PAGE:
Children begin learning the basic building blocks of reading: PHONICS.
Phonics is a method for teaching reading and writing in the English language by developing learners' phonemic awareness:
The ability to hear, identify, and manipulate phonemes in order to teach the correspondence between these sounds and the spelling patterns (graphemes) that represent them.
In early reading children learn to recognise and put together 'sounds' to make words. They eventually link this to spelling a word and writing the word. Pupils are also taught "tricky words" that are not phonetically regular. Once children are able to recognise a basic range of sounds and put them together to make words they are offered opportunities to read these sounds as a variety of vocabulary and sentences.
As confidence and ability grows "Floppy's Phonics" is used as a book to take home to read.
Wigton Moor follows 'Letters and Sounds'. A phonics resource published by the Department for Education and Skills in 2007. It aims to build children's speaking and listening skills in their own right as well as to prepare children for learning to read by developing their phonic knowledge and skills. It sets out a detailed and systematic programme for teaching phonic skills for children starting by the age of five, with the aim of them becoming fluent readers by age seven.
Reading is taught and practised in KS1 by specific teaching, guided reading and pupils are encouraged to read at home with their parent or carer. More formal schemes are used in KS1, predominantly Oxford Reading Tree. Once children are more fluent readers, a far greater range of books are on offer with over 30 publishers used by school; these books have been colour banded by staff in school to represent different levels of difficulty.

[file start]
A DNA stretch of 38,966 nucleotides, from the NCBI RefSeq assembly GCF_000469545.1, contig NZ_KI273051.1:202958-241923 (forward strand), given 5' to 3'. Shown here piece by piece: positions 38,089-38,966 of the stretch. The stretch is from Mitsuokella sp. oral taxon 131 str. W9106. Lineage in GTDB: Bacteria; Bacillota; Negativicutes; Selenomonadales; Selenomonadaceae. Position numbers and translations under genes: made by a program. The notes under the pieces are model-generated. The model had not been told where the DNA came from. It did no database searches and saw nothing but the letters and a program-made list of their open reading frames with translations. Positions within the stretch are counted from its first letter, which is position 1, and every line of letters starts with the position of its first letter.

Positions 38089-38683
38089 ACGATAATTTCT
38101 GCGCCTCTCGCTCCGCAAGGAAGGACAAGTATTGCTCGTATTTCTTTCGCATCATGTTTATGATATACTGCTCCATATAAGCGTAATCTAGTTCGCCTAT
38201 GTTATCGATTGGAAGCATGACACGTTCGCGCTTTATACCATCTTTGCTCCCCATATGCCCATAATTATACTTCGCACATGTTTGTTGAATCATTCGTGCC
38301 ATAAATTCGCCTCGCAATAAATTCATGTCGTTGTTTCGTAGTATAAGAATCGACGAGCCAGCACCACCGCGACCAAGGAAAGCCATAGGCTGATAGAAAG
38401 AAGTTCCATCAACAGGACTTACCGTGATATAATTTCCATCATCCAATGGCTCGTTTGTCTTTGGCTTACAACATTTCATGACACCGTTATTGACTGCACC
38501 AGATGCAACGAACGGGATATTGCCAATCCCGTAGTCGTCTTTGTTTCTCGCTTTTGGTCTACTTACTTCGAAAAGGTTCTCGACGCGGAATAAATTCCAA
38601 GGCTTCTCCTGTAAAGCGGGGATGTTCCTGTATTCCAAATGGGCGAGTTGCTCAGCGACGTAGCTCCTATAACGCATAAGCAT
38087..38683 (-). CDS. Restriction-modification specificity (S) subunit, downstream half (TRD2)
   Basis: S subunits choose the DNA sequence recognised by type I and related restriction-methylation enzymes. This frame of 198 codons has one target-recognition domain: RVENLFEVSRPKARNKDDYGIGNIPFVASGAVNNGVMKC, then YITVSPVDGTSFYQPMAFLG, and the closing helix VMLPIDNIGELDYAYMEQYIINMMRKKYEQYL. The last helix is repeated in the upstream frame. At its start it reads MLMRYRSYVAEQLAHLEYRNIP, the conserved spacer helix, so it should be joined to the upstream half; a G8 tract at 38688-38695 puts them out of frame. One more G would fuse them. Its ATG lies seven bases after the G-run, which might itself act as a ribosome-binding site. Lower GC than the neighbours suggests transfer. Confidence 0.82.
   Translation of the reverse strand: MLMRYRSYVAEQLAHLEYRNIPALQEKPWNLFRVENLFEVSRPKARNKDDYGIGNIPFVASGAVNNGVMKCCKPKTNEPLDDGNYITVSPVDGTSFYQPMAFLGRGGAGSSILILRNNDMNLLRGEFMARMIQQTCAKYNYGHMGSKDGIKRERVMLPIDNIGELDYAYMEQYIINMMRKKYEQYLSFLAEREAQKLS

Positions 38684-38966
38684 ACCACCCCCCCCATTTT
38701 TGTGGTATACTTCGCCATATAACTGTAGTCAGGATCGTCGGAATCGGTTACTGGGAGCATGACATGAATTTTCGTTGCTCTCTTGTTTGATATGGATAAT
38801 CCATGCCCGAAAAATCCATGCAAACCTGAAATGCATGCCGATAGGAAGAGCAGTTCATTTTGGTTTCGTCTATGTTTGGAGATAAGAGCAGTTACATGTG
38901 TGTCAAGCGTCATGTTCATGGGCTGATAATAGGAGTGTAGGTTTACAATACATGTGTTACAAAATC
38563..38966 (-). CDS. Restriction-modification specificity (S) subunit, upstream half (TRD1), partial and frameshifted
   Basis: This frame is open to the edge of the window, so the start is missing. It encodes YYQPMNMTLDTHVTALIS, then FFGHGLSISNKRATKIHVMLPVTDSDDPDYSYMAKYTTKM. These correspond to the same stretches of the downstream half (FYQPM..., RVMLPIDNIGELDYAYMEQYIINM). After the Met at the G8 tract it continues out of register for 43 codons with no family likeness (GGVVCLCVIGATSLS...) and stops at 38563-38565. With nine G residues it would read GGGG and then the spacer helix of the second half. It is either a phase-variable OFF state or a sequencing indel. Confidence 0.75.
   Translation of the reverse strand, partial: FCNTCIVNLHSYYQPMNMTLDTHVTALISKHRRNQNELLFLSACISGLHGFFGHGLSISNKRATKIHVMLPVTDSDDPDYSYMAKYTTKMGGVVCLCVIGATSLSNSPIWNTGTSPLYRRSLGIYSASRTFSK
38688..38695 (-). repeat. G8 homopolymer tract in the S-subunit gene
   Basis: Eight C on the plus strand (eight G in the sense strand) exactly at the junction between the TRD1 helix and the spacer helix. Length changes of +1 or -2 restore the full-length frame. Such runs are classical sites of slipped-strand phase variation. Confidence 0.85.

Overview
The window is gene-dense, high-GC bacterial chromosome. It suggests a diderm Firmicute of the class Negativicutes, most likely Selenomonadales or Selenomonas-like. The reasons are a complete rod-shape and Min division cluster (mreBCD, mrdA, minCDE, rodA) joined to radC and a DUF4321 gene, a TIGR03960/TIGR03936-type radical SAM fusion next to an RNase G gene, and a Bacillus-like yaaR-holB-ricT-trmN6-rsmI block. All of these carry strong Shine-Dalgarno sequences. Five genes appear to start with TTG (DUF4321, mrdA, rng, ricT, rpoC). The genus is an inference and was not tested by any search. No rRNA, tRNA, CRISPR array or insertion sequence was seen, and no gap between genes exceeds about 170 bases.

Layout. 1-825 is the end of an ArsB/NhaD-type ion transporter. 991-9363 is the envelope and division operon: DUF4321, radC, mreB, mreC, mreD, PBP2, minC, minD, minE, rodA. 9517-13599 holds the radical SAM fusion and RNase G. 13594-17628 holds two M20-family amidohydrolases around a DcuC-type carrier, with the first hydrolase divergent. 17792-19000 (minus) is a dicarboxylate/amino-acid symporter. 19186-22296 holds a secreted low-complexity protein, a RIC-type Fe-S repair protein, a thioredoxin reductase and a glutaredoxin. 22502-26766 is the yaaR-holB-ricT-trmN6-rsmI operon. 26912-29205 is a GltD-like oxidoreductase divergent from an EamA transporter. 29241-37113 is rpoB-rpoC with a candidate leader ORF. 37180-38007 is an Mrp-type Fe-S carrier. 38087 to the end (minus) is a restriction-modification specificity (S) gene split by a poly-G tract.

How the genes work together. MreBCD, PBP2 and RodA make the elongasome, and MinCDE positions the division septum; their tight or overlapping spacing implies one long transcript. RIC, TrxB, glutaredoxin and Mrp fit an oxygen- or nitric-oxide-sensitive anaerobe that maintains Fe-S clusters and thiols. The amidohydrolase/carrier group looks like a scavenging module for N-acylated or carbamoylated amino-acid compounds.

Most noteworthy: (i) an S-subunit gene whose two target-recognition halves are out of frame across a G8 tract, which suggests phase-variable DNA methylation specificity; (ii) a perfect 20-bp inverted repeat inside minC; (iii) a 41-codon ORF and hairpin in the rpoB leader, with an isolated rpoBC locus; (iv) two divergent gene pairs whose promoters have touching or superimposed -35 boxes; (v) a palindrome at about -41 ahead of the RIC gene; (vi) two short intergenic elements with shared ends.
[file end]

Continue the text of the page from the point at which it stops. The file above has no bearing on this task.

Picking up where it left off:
The banding system continues into KS2 allowing children to use a wide range of reading material at a level appropriate for them. Children access books by using the library to choose books to take home. Guided and shared reading takes place in whole class sessions and small groups during lessons with reading material selected by the teacher to enhance reading skills and linked to the wider curriculum.
JK Rowling’s latest book for children is being published online on the Ickabog website. Suitable to be read to younger children ( or for 7-9 year olds to read by themselves ), this was first written to amuse her own children.
There is a competition for children to draw illustrations to accompany each chapter.
Why not read this new story and have a go using your imagination to draw some amazing pictures ?
Writing in Reception
We love to write in Reception!
The children enjoy writing:
cards and letters to their friends and families
invitations, shopping lists, plans etc. in the role play areas
stories on the large and small whiteboards
words on the iPads
adult-directed writing tasks